The Egyptian pottery of most of the sites mentioned as parallels has been re-evaluated by S. Seidlmayer in 1990, who was able to create a typological system and to date it convincingly. Fitting the Tell el-Dabca pottery into this system, the dating of the settlement could be established as the early Middle Kingdom, probably into the reign of King Amenemhat I. Additional finds, such as a few scarabs and fragments of Alabaster-vessels, confirmed this view.

The silices proved that the inhabitants of the settlement worked as farmers, although this was probably not their primary and main occupation. Most of the flint implements were sickle-stones, very worn and showing the so-called sickle-glance. A. Tillmann demonstrated that the source of the silex was the Wadi el-Sheik in Middle Egypt, and not, as became the rule during the Middle Kingdom, the Theban area in the south of Egypt.
Remains of animals and plants allowed the reconstruction of the flora and fauna supplying this settlement.

Altogether, the results of the excavation of the settlement of Tell el-Dabca, F/I, str. e shed light on the hard and, until now, only scarcely documented conditions of everyday life of an Egyptian town of the early Middle Kingdom, far from the splendour of temples and the royal court.
Czerny E.
Tell el-Dabca IX. Eine Plansiedlung des frühen Mittleren Reiches. UZK 15, ÖAW, Vienna 1999
Boessneck J. und Von den Driesch A.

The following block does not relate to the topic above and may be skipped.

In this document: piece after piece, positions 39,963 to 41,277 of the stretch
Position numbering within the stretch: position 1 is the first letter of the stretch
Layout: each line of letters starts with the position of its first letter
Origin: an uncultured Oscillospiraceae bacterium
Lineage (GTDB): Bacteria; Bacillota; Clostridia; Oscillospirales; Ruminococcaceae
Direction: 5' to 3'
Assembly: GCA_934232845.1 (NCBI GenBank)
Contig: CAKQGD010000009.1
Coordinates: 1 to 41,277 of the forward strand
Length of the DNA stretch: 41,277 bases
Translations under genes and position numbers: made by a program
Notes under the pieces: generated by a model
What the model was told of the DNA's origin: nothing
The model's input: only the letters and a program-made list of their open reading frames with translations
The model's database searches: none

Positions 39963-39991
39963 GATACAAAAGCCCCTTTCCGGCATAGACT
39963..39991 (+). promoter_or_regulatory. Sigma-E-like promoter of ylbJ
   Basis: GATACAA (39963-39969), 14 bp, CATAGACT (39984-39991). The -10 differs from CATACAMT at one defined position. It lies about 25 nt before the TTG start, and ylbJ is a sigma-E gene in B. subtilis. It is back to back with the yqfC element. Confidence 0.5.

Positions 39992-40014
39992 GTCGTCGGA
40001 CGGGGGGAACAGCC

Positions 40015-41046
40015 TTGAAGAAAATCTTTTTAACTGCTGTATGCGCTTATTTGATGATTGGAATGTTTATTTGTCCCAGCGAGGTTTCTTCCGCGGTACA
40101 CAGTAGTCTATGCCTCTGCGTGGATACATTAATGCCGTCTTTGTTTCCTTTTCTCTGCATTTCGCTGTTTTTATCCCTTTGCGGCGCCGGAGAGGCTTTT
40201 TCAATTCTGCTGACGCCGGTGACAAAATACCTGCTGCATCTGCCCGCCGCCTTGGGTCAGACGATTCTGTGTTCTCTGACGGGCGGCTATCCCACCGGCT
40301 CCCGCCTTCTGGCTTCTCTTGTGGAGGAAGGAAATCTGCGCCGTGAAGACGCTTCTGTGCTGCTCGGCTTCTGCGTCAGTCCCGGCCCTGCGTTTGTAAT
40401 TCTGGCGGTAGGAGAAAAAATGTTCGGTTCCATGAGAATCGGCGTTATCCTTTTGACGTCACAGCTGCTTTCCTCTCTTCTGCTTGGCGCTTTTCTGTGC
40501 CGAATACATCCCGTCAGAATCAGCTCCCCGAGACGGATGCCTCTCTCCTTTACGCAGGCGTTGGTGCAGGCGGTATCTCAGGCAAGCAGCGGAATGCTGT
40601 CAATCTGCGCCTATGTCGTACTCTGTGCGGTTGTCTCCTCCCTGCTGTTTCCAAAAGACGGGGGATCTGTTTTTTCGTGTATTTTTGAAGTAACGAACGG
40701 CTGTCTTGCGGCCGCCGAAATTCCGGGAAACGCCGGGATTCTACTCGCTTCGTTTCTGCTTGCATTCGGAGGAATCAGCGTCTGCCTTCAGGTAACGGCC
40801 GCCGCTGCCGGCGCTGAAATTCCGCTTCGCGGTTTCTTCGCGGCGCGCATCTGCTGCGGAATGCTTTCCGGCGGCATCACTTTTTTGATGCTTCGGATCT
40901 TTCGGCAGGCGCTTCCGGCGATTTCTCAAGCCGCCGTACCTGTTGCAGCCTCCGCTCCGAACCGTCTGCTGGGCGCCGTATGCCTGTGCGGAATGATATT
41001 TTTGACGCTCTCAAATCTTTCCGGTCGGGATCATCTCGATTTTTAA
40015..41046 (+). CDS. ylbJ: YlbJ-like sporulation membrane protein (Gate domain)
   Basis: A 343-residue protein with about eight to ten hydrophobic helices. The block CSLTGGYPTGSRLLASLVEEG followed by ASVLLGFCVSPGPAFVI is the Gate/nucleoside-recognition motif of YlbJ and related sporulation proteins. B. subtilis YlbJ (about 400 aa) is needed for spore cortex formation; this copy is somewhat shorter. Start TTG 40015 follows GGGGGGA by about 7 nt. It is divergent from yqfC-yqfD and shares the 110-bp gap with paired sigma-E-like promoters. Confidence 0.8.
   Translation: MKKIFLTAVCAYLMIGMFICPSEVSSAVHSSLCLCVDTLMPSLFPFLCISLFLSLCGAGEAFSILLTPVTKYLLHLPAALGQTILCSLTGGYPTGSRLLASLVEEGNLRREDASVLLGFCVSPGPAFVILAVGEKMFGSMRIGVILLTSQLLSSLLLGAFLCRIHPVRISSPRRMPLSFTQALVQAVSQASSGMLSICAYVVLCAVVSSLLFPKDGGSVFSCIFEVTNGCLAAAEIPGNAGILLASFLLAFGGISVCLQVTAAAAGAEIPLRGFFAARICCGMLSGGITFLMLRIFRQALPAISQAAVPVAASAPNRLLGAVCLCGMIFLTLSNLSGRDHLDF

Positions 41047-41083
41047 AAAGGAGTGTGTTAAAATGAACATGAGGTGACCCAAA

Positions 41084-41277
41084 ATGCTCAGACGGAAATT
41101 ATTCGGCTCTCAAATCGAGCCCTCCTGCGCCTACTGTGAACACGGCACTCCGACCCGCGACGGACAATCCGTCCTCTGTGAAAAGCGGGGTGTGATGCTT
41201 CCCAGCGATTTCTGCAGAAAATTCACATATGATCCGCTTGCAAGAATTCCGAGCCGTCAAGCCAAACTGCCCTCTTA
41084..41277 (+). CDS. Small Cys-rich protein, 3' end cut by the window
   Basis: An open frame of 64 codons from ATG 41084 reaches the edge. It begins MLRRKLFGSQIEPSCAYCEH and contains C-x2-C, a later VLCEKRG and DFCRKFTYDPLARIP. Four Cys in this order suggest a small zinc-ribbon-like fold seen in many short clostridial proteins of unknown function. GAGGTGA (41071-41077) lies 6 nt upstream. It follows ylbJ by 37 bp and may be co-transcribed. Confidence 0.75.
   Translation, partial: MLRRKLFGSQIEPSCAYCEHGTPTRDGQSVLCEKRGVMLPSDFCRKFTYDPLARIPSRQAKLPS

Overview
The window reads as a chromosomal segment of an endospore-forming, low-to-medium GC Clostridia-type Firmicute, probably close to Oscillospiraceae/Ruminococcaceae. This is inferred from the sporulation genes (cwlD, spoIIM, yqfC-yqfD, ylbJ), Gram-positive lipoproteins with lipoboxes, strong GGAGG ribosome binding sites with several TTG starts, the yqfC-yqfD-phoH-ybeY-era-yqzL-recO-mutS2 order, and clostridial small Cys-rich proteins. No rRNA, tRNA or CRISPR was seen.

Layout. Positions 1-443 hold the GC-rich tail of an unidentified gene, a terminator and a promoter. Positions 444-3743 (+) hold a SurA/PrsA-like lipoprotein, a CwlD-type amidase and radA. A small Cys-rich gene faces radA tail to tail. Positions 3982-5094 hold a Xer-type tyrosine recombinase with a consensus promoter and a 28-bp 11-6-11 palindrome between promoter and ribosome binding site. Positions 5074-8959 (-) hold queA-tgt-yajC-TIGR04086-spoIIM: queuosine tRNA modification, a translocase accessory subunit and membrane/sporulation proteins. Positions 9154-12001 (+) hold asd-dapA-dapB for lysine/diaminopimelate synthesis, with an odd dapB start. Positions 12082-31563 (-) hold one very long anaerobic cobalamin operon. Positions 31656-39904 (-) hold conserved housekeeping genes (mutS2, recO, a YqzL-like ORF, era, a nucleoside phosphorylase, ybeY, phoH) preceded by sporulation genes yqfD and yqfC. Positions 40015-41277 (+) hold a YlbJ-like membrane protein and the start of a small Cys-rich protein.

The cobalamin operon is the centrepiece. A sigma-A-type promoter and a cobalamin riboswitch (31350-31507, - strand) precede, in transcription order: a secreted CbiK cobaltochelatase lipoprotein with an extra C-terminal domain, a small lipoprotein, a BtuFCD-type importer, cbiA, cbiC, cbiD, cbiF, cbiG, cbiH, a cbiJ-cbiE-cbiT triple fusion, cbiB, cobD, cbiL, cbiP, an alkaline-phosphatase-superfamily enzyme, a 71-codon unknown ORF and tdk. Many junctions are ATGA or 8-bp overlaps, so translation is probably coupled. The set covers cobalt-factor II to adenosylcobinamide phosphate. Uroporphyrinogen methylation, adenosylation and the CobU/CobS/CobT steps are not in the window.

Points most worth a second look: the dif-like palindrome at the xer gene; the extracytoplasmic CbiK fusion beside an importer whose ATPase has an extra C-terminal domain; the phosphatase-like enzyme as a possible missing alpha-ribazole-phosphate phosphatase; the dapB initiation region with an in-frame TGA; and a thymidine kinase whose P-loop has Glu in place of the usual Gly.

Tierknochenfunde aus der frühen 12. Dynastie vom Tell el-Dabca im Nildelta, in E. Czerny, op.cit.
Tanheiser U.
Untersuchungen zur ägyptischen Landwirtschaft in dynastischer Zeit an Hand von Pflanzenresten aus Tell el-Dabca.
PHD thesis Vienna 1987.
Tillmann A.
Steinzeitkultur in der Hochkultur anhand des Materials aus Tell el-Dabca und Qantir, forthcoming.
Bietak M. und Eigner D.
Tell el-Dabca XIV, Ein Palastbezirk des späten Mittleren Reiches und andere Siedlungsschichten. Pläne und Profile, Vienna, forthcoming.
Tell el-Dabca, Ein Palastbezirk des späten Mittleren Reiches und andere Siedlungsschichten, Stratigraphie, archäologischer Befund und Architektur. In preparation.
for parallels see also:
Seidlmayer S.J.
Gräberfelder aus dem Übergang vom Alten zum Mittleren Reich, SAGA 1, Heidelberg 1990
Bagh T.
Abu Ghalib, an Early Middle Kingdom Town in the Western Nile Delta: Renewed Work on Material Excavated in the 1930s, MDAIK 58(2002), 29– 61.